- INTA president Tish Berard highlights the role of brands in disaster response efforts
- Argues that trademark counsel should play a central role in company CSR projects
- Involvement provides an opportunity to highlight the importance of the legal function
Efforts to secure management buy-in into, and increased support of, the trademark legal function have long proved challenging for corporate counsel. This week in New Orleans, Tish Berard, INTA president and legal counsel for North America at Velcro Group Corporation, suggested that engagement with corporate social responsibility (CSR) activities could hold the key.
In our most recent Global Trademark Benchmarking survey we asked in-house counsel which departments they had the most interaction with, and just 6% pointed to senior management. However, almost a fifth (17%) identified the board as the stakeholder they would most welcome increased buy-in from, second only to the marketing function. This number was at its highest in three years, indicating an increased desire for senior management to engage with, and appreciate the work undertaken by, the trademark team. The challenge, though, is just how to break through the barriers that exist to such meaningful interaction. For Berard, senior management’s support of CSR activities could open the door.
Speaking at this week’s INTA Leadership Meeting, she reflected on the role that brands are increasingly playing with respect to meaningful responses to natural disasters – with 2005’s Hurricane Katrina viewed as the point at which the power of brand responses was best evidenced. She observed: “As we have seen with many natural disasters, government is not always equipped to respond alone. Companies often play a critical role. A few weeks after the disaster, CNN listed 138 companies that donated millions of dollars in aid to help those impacted by Katrina.”
CSR has become a core component of company activity and identity for many brands. While it needs to be engaged in for its own sake, rather than a way to gain positive press (Berard noting: “The motivation to help must be the sole driving force behind CSR. It must be sincere. If your company decides to engage in CSR you have to do it right or you will face a backlash”), such activities do offer an opportunity for trademark counsel in terms of both messaging around the importance and integrity of ‘brand’, and the profile of the trademark department itself.
How so? In an environment in which consumers now feel it is easier to encourage brands, rather than governments, to address social problems there is a clear opportunity for trademark counsel to position themselves as the custodians of the rights that brand and reputation is ultimately built on. Berard contended: “Trademarks are, at the most basic level, sources of information. Consumers rely on brands and trademarks are the foundations on which that brand trust is based… [so] we need to think holistically about our brands, to enhance their value. And to demonstrate how our work impacts the brand. There is a need to show the C-suite the connection between reputation and trademarks.”
Evidencing this connection requires engagement with the activities that are central to the company’s identity and communicating how the legal team is supporting these endeavours. Berard expanded: “Our brands can reap the rewards of positive PR from CSR activities. But the integrity of the IP that underpins the brands must be protected. We – as brand professionals – can and should play a central role in the CSR activities undertaken by our brands.”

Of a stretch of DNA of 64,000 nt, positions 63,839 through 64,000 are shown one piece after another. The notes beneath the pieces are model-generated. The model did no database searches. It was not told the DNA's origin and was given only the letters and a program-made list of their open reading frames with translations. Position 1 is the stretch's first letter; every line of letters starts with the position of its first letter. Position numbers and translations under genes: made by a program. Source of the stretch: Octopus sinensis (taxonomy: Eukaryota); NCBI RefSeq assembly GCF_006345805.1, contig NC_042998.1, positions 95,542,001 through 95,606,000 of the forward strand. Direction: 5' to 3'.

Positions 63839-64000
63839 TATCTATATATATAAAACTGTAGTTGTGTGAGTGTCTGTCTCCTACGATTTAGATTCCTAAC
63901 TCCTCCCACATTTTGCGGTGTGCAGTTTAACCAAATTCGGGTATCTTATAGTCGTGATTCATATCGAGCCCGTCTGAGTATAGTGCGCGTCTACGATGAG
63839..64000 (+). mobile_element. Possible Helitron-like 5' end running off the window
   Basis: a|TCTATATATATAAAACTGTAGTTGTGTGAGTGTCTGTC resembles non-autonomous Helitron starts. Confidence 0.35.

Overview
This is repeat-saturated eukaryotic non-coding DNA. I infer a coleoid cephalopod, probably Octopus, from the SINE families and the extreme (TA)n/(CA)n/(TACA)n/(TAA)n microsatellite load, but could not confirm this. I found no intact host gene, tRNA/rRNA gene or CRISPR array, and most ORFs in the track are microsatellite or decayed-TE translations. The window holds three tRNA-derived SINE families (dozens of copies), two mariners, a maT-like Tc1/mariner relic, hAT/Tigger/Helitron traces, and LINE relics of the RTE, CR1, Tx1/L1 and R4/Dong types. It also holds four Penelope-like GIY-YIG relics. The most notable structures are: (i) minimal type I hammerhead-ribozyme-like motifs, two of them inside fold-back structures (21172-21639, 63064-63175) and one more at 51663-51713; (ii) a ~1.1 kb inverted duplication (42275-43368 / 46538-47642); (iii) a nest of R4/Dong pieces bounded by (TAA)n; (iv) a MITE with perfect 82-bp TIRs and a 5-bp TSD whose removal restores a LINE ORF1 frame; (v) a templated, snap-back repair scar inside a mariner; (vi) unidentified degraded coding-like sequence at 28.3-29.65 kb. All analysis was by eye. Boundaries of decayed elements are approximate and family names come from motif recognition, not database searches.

On WTR we recently opined that brand owners are uniquely placed to reach out to media outlets and work to correct misreporting of IP issues. In her address, Berard similarly voiced the opinion that counsel are in a unique position to assist in efforts to tackle the misperceptions that can fuel anti-IP sentiment, arguing: “It is about helping consumers seeing trademarks and brands differently – it is important that we play an important role in educating the mainstream media on the importance of trademarks and address misunderstandings. This is positive message. We all have opportunities to engage with the media through our activities – this is an opportunity to message positively about brands. It should be seen as a shared responsibility amongst all those in IP.” Messaging around CSR, and the positive power of brands, provide another opportunity to spread that message.
During the Leadership Meeting’s opening ceremony, INTA CEO Etienne Sanz de Acedo highlighted the corporate social responsibility activities that INTA has itself engaged in around both the Annual Meeting and Leadership events. This week, for example, the association organised a volunteer service day in New Orleans, focused on housing and the homeless, and an evening with Liberty’s Kitchen, a social venture that uses food to create opportunities for youth. He also provided an update on the association’s pro bono trademark clearinghouse, which to date has matched 40 clients with legal services. In addition, 101 applications are under review, and 161 awaiting review.
Clearly, CSR is becoming an increasingly important part of the association’s mandate – as it is for many of the brands that its members represent. While such activities should be engaged in due to a desire to affect meaningful change, rather than as a way to promote ‘brand’, CSR clearly matters to companies and to senior management. Buying into that, and evidencing how the legal function can add value and facilitate such important work, may provide trademark counsel with a compelling opportunity to raise their own profile and ensure that senior management hears the trademark message. Doing the right thing could prove to be the ultimate ‘win, win, win’.